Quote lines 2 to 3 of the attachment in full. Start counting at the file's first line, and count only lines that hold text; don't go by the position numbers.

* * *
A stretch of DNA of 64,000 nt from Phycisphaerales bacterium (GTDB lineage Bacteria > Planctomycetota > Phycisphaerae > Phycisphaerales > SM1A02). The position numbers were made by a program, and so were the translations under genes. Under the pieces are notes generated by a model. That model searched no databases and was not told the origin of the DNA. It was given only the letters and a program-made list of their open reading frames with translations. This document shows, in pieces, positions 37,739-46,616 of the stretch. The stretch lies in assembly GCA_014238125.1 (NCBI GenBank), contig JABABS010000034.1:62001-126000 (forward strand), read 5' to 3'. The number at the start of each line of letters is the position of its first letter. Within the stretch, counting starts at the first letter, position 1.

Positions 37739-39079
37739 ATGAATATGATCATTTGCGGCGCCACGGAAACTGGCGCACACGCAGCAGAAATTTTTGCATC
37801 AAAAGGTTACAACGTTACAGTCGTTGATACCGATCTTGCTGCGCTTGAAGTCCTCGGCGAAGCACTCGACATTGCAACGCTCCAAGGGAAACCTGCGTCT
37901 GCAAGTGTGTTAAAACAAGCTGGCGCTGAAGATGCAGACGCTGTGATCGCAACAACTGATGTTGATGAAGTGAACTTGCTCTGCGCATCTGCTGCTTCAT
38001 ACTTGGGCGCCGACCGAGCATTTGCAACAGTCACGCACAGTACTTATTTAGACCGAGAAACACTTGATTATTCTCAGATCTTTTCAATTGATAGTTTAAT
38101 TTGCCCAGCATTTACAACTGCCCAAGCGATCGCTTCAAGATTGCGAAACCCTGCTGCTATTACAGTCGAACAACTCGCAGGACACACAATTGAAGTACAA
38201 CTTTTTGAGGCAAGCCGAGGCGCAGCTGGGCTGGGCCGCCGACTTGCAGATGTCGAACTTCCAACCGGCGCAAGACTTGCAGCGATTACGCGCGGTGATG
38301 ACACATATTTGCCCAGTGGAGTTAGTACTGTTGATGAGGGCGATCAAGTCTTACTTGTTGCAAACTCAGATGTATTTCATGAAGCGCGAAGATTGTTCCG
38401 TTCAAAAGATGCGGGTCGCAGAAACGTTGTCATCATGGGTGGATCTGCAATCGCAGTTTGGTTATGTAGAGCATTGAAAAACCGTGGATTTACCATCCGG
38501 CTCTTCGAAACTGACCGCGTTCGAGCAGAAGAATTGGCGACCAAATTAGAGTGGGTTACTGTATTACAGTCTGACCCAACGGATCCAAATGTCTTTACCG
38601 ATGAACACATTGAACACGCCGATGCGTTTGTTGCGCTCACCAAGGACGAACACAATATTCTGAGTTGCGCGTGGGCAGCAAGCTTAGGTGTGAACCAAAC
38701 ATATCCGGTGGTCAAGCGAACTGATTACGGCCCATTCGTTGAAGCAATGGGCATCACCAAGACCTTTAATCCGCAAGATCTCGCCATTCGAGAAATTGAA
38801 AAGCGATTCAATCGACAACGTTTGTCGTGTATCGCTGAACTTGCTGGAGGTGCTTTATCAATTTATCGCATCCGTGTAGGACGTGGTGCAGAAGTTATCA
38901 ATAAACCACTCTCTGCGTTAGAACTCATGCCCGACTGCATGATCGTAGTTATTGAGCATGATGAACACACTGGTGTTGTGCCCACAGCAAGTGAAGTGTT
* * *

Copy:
Positions 37739-39079
37739 ATGAATATGATCATTTGCGGCGCCACGGAAACTGGCGCACACGCAGCAGAAATTTTTGCATC